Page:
On the pallid face came down,
    Which the Lord of nations mutely watch'd,
        In the dust, with his renown.

    Low tones at last of wo and fear
        From his full bosom broke;—
    A mournful thing it was to hear
        How then the proud man spoke!
    The voice that thro' the combat
        Had shouted far and high,
    Came forth in strange, dull, hollow tones,
        Burden'd with agony.


    Page 183

    "There is no crimson on thy cheek,
        And on thy lip no breath,
    I call thee, and thou dost not speak—
        They tell me this is death!
    And fearful things are whispering
        That I the deed have done.—
    For the honour of thy father's name,
        Look up, look up, my son!

    "Well might I know death's hue and mien,
        But on thine aspect, boy!
    What, till this moment, have I seen,
        Save pride and tameless joy?
    Swiftest thou wert to battle,
        And bravest there of all—
    How could I think a warrior's frame
        Thus like a flower should fall?


    Page 184

    "I will not bear that still, cold look—
        Rise up, thou fierce and free!
    Wake as the storm wakes! I will brook
        All, save this calm, from thee!
    Lift brightly up, and proudly,
        Once more thy kindling eyes!
    Hath my word lost its power on earth?
        I say to thee, arise!

    "Didst thou not know I lov'd thee well?
        Thou didst not! and art gone
    In bitterness of soul, to dwell
        Where man must dwell alone.
    Come back, young fiery, spirit!
        If but one hour, to learn
    The secrets of the folded heart,
        That seem'd to thee so stern.


    Page 185

    "Thou wert the first, the first fair child,
        That in mine arms I press'd;
    Thou wert the bright one, that hast smil'd
        Like summer on my breast!
    I reared thee as an eagle,
        To the chase thy steps I led,
    I bore thee on my battle-horse,
        I look upon thee—dead!

    "Lay down my warlike banners here,
        Never again to wave,
    And bury my red sword and spear,
        Chiefs! in my first-born's grave!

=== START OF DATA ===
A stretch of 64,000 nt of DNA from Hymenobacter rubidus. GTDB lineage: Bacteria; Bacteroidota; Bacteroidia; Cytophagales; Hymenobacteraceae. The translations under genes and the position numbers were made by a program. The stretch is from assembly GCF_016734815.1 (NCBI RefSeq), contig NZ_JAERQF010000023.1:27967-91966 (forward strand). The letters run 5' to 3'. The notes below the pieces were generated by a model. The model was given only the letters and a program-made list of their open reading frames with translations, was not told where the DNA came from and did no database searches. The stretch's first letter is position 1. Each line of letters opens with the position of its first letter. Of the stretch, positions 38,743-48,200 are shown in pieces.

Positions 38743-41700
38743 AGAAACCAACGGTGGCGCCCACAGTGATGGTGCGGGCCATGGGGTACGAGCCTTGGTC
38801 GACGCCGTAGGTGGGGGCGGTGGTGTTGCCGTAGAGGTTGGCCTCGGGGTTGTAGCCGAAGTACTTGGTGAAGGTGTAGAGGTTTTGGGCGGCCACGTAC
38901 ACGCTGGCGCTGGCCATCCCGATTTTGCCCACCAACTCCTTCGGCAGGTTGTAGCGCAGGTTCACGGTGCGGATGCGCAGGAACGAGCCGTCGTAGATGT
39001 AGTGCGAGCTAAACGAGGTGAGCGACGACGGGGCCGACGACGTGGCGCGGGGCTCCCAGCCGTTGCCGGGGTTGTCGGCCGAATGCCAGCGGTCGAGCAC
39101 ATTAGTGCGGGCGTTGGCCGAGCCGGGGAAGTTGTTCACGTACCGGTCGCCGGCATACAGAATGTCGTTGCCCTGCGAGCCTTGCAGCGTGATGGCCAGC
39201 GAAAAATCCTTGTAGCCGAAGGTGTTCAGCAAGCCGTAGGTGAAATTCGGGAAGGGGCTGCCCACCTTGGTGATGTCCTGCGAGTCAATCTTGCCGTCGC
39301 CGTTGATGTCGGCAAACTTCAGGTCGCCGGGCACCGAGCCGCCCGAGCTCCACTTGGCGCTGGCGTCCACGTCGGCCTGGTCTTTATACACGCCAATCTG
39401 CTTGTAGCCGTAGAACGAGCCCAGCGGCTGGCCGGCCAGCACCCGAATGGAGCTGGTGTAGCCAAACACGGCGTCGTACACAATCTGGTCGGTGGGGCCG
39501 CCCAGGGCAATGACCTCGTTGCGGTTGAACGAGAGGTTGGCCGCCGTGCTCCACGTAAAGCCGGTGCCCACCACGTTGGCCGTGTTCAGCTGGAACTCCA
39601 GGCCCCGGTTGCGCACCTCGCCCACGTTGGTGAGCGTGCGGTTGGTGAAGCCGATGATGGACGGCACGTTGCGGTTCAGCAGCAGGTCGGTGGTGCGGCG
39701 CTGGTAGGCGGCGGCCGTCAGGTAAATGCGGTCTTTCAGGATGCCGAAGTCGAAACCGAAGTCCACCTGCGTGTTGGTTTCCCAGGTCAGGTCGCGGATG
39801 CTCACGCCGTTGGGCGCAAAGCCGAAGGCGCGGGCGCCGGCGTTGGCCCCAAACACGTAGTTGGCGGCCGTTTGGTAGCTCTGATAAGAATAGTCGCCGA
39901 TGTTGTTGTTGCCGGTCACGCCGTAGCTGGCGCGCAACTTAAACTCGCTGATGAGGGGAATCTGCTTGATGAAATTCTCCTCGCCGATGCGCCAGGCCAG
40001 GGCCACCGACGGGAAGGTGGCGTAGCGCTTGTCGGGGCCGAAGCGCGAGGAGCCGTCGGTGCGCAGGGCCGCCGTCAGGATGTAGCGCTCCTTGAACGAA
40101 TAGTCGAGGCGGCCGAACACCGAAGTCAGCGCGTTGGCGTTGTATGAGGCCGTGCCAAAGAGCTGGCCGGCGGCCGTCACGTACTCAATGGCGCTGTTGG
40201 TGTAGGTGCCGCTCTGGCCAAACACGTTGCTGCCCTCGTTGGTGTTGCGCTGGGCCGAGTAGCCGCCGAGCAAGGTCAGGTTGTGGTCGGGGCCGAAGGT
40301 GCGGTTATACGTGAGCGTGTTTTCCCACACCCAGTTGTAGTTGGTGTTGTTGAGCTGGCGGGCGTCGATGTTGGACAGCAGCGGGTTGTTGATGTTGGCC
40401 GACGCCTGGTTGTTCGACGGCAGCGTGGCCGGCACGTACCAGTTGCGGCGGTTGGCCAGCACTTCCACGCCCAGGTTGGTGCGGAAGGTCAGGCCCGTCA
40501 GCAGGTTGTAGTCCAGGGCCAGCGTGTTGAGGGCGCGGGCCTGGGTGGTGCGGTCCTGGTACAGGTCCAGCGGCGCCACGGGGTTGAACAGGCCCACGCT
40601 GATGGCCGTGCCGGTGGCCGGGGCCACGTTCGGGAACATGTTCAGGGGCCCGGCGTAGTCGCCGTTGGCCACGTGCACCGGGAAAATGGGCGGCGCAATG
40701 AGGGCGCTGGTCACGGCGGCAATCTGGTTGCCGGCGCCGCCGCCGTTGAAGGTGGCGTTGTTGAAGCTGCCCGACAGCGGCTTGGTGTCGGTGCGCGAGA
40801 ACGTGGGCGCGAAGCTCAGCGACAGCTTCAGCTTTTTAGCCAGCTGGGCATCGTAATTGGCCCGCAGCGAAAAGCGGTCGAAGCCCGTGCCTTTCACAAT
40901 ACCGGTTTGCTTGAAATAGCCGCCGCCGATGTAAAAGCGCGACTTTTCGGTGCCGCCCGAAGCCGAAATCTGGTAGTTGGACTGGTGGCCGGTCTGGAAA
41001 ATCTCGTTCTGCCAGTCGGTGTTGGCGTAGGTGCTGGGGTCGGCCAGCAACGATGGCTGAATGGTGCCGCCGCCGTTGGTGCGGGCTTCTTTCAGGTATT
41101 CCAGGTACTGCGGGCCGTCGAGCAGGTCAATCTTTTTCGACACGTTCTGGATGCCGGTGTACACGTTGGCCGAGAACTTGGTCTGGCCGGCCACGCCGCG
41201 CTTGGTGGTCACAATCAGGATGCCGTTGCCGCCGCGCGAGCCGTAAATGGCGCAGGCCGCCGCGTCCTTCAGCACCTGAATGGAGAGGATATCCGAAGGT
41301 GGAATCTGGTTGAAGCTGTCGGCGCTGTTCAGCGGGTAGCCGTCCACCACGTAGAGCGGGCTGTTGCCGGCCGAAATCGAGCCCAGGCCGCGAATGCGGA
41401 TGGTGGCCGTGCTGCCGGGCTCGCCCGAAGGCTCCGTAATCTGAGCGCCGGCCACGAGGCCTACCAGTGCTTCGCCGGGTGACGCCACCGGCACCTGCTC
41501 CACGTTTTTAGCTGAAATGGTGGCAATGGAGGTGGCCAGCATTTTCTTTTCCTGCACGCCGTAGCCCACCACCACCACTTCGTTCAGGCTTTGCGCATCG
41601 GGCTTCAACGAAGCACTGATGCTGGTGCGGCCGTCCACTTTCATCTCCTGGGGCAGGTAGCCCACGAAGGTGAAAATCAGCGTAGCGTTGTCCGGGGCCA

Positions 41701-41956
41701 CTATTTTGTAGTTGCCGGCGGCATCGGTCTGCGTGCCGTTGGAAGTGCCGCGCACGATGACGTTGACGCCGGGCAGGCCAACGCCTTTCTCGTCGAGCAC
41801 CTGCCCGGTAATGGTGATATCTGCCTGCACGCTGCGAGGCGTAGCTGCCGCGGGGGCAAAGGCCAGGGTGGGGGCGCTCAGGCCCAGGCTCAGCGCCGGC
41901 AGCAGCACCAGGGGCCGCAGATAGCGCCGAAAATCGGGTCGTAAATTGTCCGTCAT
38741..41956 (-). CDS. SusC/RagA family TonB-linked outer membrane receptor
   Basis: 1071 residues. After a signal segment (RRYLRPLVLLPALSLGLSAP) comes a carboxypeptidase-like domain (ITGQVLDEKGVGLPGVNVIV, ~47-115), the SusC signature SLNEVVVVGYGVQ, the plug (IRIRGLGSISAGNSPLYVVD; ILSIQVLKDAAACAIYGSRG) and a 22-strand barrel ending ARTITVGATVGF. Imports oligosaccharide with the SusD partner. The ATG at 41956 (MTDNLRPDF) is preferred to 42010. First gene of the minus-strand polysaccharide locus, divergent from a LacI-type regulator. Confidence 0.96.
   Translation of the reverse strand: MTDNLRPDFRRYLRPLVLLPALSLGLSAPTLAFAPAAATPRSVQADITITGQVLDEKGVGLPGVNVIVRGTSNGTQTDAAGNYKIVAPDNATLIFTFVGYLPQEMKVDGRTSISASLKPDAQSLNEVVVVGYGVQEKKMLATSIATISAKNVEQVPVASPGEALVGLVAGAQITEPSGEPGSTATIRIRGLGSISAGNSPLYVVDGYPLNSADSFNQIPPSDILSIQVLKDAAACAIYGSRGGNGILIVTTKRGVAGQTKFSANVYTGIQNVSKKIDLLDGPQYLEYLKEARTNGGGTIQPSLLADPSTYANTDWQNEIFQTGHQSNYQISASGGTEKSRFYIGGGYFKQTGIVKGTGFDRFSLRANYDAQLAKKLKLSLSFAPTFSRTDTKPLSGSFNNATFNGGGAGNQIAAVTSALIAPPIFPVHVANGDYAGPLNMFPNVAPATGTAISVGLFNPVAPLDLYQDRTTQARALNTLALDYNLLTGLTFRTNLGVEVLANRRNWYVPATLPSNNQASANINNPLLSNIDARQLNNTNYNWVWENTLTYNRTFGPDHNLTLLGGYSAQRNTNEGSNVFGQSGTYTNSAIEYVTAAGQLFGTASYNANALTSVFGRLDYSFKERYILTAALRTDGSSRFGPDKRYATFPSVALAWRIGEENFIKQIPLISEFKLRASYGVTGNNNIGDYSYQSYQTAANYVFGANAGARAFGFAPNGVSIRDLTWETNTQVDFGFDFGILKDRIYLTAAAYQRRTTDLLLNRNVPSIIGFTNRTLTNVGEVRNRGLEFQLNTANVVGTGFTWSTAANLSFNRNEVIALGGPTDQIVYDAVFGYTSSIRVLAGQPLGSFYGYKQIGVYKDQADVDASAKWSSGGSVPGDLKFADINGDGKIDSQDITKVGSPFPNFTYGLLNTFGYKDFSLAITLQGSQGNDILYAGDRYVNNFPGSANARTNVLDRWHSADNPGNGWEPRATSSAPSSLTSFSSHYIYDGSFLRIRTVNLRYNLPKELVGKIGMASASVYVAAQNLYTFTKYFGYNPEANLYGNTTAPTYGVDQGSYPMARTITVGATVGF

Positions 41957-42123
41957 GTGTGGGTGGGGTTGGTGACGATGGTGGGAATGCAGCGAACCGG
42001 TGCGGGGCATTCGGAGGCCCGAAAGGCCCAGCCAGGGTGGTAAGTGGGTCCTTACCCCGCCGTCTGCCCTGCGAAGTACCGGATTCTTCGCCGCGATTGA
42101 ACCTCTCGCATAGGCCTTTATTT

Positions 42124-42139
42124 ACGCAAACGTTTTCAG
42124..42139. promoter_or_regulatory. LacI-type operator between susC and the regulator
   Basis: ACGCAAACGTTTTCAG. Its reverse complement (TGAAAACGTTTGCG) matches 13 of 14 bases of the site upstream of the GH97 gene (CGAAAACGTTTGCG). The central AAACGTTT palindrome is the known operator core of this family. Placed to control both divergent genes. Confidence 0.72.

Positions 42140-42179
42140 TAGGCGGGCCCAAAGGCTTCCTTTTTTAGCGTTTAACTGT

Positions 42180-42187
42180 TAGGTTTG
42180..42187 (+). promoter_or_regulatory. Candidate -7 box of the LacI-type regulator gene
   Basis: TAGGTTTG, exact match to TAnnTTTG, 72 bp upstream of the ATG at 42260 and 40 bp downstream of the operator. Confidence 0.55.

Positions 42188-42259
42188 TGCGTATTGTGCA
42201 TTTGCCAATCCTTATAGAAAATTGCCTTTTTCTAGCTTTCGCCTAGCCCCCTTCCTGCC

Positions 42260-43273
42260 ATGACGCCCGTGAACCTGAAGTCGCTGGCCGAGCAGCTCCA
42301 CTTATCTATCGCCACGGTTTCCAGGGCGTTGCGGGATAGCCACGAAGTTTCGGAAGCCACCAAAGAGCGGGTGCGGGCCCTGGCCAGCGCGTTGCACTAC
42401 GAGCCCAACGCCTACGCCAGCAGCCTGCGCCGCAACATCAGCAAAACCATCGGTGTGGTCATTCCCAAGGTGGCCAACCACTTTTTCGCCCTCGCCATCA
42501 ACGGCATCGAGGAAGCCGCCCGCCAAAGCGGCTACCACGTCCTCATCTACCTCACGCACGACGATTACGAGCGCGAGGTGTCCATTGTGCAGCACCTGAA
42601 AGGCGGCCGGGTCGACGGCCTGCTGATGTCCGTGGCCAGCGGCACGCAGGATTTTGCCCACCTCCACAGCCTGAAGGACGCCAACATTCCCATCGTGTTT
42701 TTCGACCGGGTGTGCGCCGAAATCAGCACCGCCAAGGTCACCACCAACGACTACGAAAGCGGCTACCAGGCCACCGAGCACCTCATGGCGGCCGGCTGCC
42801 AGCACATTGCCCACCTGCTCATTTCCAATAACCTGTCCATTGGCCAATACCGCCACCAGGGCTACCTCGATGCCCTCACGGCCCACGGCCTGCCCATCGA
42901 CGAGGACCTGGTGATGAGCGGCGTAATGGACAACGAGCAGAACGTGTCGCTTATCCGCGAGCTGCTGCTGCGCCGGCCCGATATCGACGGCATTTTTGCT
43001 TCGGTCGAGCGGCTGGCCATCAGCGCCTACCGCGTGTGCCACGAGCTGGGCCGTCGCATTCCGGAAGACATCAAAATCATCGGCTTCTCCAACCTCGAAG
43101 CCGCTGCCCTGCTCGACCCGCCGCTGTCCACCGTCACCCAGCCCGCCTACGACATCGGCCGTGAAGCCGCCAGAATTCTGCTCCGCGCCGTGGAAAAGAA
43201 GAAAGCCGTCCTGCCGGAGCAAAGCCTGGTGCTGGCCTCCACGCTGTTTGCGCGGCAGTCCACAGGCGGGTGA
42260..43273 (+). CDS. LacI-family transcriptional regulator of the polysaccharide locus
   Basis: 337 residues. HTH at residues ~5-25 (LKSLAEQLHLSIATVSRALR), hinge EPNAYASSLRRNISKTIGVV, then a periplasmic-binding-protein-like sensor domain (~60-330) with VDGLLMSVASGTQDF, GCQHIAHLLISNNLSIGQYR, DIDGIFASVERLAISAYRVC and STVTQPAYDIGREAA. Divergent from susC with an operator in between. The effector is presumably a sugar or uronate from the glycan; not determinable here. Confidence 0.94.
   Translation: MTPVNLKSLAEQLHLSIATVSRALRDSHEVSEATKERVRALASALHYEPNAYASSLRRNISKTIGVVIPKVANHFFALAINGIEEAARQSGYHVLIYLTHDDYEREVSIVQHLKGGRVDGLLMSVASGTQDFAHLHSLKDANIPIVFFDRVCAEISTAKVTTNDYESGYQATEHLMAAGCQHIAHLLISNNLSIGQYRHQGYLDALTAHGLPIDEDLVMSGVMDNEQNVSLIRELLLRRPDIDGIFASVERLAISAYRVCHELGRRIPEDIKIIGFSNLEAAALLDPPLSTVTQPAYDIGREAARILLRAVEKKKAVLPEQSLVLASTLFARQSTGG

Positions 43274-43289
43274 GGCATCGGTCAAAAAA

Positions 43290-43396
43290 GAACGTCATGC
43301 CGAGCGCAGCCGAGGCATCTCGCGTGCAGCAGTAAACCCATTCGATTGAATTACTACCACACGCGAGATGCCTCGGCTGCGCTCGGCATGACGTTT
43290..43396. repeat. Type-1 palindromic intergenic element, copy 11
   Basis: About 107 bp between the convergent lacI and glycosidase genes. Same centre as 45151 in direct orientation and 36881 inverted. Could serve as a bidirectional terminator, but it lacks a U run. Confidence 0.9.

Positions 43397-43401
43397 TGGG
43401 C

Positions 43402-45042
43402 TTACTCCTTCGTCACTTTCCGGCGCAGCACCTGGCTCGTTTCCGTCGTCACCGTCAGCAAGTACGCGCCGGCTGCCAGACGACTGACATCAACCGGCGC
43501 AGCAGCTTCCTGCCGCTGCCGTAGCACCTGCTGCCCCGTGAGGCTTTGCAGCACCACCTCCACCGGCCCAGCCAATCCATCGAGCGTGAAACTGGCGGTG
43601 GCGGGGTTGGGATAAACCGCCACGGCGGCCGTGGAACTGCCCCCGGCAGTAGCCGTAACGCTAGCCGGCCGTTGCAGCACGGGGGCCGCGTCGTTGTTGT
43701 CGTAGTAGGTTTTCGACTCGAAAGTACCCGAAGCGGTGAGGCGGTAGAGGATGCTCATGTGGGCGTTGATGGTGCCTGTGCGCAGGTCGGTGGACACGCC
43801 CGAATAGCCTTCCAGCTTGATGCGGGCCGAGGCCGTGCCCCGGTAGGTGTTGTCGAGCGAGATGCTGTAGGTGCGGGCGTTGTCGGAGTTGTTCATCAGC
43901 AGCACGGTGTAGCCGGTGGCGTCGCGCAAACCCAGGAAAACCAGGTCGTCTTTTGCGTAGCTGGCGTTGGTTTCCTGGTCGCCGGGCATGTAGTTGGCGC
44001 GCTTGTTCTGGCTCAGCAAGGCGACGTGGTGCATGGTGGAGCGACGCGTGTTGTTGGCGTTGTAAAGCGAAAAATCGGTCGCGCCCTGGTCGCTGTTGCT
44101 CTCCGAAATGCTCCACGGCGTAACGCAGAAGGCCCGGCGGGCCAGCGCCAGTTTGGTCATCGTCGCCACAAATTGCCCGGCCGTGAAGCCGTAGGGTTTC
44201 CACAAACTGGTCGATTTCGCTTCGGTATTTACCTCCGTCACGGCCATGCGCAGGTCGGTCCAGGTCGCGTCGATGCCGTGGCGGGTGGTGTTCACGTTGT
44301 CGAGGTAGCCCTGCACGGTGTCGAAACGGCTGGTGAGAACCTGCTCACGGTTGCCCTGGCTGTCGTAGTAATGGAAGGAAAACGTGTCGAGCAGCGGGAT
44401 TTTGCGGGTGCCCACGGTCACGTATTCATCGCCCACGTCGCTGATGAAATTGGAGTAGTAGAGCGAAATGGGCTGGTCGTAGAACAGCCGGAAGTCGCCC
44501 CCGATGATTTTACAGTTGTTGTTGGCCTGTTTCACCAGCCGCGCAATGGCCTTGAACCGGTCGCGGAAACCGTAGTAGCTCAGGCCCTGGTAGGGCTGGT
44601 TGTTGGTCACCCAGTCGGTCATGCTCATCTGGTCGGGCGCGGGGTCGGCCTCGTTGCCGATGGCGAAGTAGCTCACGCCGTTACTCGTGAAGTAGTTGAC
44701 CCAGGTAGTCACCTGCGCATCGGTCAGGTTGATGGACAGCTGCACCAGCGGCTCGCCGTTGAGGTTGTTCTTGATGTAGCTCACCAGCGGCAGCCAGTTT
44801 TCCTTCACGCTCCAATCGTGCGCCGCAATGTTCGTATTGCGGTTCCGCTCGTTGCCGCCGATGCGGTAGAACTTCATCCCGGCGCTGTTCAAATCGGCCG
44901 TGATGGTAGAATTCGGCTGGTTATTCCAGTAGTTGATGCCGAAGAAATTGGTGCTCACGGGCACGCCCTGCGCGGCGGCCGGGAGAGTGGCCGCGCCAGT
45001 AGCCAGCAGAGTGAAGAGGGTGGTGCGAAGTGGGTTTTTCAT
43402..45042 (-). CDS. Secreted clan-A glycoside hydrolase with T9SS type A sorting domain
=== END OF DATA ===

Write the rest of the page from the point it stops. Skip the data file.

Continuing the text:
And leave me!—I have conquer'd,
        I have slain—my work is done!
    Whom have I slain?—ye answer not—
         Thou too art mute, my son!"


    Page 186

    And thus his wild lament was pour'd
        Thro' the dark resounding night,
    And the battle knew no more his sword,
        Nor the foaming steed his might.
    He heard strange voices moaning
        In every wind that sigh'd;
    From the searching stars of heaven he shrank—
        Humbly the conqueror died.*


    [Note *:]

    Originally published in the Literary Souvenir for 1827.


    Page 187

    CAROLAN'S PROPHECY.*

            Thy cheek too swiftly flushes; o'er thine eye
            The lights and shadows come and go too fast,
            Thy tears gush forth too soon, and in thy voice
            Are sounds of tenderness too passionate
            For peace on earth; oh! therefore, child of song!
            'Tis well thou shouldst depart.

    A SOUND of music, from amidst the hills,
    Came suddenly, and died; a fitful sound
    Of mirth, soon lost in wail.—Again it rose,
    And sank in mournfulness.—There sat a bard,
    By a blue stream of Erin, where it swept
    Flashing thro' rock and wood; the sunset's light
    Was on his wavy silver-gleaming hair,
    And the wind's whisper in the mountain-ash.


    [Note *:]

    Founded on a circumstance related of the Irish Bard, in the "Percy Anecdotes of Imagination."


    Page 188

    Whose clusters droop'd above. His head was bow'd
    His hand was on his harp, yet thence its touch
    Had drawn but broken strains; and many stood,
    Waiting around, in silent earnestness,
    Th' unchaining of his soul, the gush of song:
    Many, and graceful forms! yet one alone,
    Seem'd present to his dream; and she indeed,
    With her pale virgin brow, and changeful cheek,
    And the clear starlight of her serious eyes,
    Lovely amidst the flowing of dark locks
    And pallid braiding flowers, was beautiful,
    Ev'n painfully!—a creature to behold
    With trembling midst our joy, lest aught unseen
    Should waft the vision from us, leaving earth
    Too dim without its brightness!—Did such fear
    O'ershadow, in that hour, the gifted one,
    By his own rushing stream?—Once more he gaz'd
    Upon the radiant girl, and yet once more
    From the deep chords his wandering
    A few short festive notes, an opening strain


    Page 189

    Of bridal melody, soon dashed with grief,
    As if some wailing spirit in the strings
    Met and o'ermaster'd him: but yielding then
    To the strong prophet-impulse, mournfully,
    Like moaning waters, o'er the harp he pour'd
    The trouble of his haunted soul, and sang—

                        Voice of the grave!
                I hear thy thrilling call;
            It comes in the dash of the foaming wave,
                In the sear leaf's trembling fall!
            In the shiver of the tree,
                I hear thee, O thou voice!
            And I would thy warning were but for me,